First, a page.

Rats, although abundant, are not easily fooled into traps. They’re wary of new objects. To entice them, the bait was a potent combination of peanut butter, bacon, and oats. And the team placed their traps near places where rats had clearly crawled. They looked for rat holes, droppings, chew marks on trash cans, and sebum marks—aka the grease tracks rats leave when they traverse the same path to the garbage over and over again.

For the DNA analysis, Combs cut off an inch or so of the rats’ tails. (Over 200 of these tails are still saved in vials in a lab freezer.) The team also took tissue samples for other researchers interested in studying how rats spread diseases through the urban environment. And some of the rats they skinned and stuffed for the collections of the Yale University Peabody Museum of Natural History, where they will join stuffed rats from 100 years ago.


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What Room In Your House Has The Most Bugs? This Study Figured It Out, & It’s Actually Surprising

Last year, I moved to a part of Los Angeles that, surprisingly, had an abundance of bugs. Creepy crawlies of every variety invited themselves inside and made themselves comfortable. If you’ve ever wondered which rooms in your house have the most bugs, a new study in the journal Scientific Reports revealed where bugs like to hang out in your house or apartment. While I technically don’t live in the country, Los Angeles varies greatly in topography, from the foggy beach to the hot high desert, the type of bugs you see largely depends on which part of the city you live in.

Near the beach, you’re likely to get an infestation of roly-poly bugs, while the valley where I live is basically a bug bonanza that includes everything from wolf and brown widow spiders to Jerusalem crickets, earwigs, fire ants, and sugar ants. And, I’m not kidding when I say that staying on top of bugs can feel like a full time job. While you can exercise some level of denial when you don’t actually see the bugs, an article from KCET’s environment news project Redefine, made me feel a little uneasy.

“There are brown widows underneath every piece of lawn furniture in LA County,” Brian Brown, entomology curator at the Natural History Museum of Los Angeles, told Redefine. “I’m sure of it.” So, now that you know that brown widows are living underneath my outdoor furniture, just where are the bugs hanging out in your house? The study found that the kitchen and the living room are favored by your uninvited insect guests. And, the study, which examined 10,000 bugs from a sample of 50 homes, found almost 50 different families of harmless insects living inside of the average home.

Home Is Where The Bugs Live

In my old apartment near Hollywood, I rarely ever saw a bug. But, a few weeks into “country” life, insects began to appear in alarming numbers. One night after my roommate had gone to bed I saw a wolf spider crawling across the living room floor. I grabbed the first thing I saw, which happened to be a foam roller, and smashed the spider. I should also mention that I hate bugs. They elicit a totally irrational fear in me that usually results in my screaming like a four year old. You know those TV shows where can win hundreds of thousands of dollars for eating bugs? Yeah, I wouldn’t last a second.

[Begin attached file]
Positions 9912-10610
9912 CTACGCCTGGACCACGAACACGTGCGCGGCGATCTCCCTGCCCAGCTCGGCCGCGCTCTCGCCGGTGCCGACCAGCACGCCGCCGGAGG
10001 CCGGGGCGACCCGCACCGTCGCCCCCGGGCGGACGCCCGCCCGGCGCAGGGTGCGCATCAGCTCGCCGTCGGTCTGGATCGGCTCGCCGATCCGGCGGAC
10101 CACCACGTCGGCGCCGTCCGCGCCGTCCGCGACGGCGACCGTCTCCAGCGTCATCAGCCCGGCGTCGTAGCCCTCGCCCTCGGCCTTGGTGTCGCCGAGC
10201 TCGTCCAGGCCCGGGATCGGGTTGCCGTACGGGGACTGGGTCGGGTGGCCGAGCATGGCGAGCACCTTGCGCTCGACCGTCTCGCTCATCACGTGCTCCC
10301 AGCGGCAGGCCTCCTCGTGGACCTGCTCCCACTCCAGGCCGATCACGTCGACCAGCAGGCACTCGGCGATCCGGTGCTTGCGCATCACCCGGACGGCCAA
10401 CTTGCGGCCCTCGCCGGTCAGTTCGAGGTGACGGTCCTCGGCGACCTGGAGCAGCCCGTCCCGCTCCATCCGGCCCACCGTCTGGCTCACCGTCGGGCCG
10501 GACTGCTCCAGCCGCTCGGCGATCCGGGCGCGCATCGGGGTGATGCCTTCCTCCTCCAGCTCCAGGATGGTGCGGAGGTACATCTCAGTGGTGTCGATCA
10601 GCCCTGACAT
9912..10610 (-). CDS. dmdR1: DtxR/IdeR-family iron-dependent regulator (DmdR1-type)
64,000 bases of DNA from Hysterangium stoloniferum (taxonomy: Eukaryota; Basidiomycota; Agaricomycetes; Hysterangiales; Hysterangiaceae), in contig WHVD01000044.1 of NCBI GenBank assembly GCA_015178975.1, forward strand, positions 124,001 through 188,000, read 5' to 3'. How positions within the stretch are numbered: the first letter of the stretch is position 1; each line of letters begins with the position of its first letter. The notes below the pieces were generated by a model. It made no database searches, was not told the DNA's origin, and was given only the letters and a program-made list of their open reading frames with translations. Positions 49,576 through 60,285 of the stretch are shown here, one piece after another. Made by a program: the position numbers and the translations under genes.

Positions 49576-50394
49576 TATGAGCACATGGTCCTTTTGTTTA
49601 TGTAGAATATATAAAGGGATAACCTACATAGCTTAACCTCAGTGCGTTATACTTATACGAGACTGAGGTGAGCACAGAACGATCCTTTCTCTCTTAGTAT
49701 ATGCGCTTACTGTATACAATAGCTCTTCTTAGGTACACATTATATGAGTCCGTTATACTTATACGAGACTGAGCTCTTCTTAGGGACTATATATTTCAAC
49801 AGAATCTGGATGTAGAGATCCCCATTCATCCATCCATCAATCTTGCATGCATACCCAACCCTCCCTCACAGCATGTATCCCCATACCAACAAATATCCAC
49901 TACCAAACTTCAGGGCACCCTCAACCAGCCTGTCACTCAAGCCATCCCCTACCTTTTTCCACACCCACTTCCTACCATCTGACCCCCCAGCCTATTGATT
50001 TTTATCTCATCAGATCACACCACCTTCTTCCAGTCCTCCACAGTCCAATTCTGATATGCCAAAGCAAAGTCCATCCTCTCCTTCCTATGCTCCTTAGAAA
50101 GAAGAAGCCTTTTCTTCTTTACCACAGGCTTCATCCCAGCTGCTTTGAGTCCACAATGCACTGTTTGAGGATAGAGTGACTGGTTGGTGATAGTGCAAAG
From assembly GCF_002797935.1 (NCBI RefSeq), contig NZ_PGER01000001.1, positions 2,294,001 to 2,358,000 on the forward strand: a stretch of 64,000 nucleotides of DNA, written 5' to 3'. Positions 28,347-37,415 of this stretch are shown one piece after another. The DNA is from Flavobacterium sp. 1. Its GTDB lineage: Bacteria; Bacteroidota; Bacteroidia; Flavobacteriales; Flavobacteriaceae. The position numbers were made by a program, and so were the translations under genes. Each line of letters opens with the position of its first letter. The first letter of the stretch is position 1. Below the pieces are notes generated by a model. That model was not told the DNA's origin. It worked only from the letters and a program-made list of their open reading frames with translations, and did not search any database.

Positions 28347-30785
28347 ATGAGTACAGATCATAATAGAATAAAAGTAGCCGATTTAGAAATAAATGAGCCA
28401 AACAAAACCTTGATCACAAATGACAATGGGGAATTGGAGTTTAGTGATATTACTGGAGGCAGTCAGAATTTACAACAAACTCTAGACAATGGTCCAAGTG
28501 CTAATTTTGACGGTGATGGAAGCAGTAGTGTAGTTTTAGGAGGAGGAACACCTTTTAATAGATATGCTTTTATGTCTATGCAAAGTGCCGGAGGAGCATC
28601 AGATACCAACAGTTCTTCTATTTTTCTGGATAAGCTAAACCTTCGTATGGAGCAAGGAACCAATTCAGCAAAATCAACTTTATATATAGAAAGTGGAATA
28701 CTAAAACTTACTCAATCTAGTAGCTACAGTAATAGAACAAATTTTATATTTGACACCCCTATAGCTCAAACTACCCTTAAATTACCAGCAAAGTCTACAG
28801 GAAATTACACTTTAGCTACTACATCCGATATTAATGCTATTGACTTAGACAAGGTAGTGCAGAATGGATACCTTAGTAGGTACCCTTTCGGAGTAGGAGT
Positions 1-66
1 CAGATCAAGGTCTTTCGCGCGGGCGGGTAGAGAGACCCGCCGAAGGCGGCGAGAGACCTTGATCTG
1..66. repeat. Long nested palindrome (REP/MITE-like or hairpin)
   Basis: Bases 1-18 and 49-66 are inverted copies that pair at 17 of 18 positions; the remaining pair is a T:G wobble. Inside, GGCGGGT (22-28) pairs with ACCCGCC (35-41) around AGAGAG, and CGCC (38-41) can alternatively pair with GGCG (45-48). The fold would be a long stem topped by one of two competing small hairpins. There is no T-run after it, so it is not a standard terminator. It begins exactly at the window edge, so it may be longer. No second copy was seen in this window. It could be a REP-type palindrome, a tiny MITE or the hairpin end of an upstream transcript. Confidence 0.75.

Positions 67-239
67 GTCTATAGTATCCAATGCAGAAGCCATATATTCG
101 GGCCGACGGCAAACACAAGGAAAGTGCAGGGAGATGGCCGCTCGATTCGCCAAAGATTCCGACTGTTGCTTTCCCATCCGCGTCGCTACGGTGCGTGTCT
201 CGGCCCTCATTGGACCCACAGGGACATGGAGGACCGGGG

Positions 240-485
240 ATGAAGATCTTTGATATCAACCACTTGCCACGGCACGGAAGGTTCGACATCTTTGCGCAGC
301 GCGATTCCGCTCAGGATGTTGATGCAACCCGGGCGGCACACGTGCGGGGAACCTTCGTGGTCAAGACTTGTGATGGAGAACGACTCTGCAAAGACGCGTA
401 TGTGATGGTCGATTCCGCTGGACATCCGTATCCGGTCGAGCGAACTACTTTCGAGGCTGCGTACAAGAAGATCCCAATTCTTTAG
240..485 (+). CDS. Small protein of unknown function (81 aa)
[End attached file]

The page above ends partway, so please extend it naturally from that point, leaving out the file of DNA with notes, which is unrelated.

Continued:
You’d think that’d would be the end of the spider story, but much to my horror, what seemed like hundreds of tiny spiders scattered off the bigger spider like a scene from some kind of horrible insect horror movie. It took every ounce of self control I could muster not to scream and wake my roommate. I later learned that wolf spiders carry their babies on their backs and basically have their own little baby-wearing community, which made me start to obsess about the number of potential toddler spiders that could be hanging around having their own babies to wear on their backs.

Another time, my roommate texted me and said she shook out the living room curtains before vacuuming, and dozens of different types of bugs fell onto the floor. “It was a hot bed of critter activity,” she told me. Both of these incidents happened in the living room, which is one of the spots in your home where bugs like to congregate and have their little meetings about how to terrorize you. And, if you have carpet, you’re providing an even more attractive environment for these freeloading insects, though the study did not identify why bugs prefer carpet. Maybe it reminds them of grass.

If that’s not bad enough, the study reported that, “When we considered lifestyle characteristics of residents within particular homes, we found that the diversity and the composition of the core arthropod community did not significantly vary between houses based on presence of cats or dogs, number of houseplants, pesticide usage, or relative levels of clutter and dust accumulation.”


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Man tries to kill spiders with blow torch – ends up burning his house down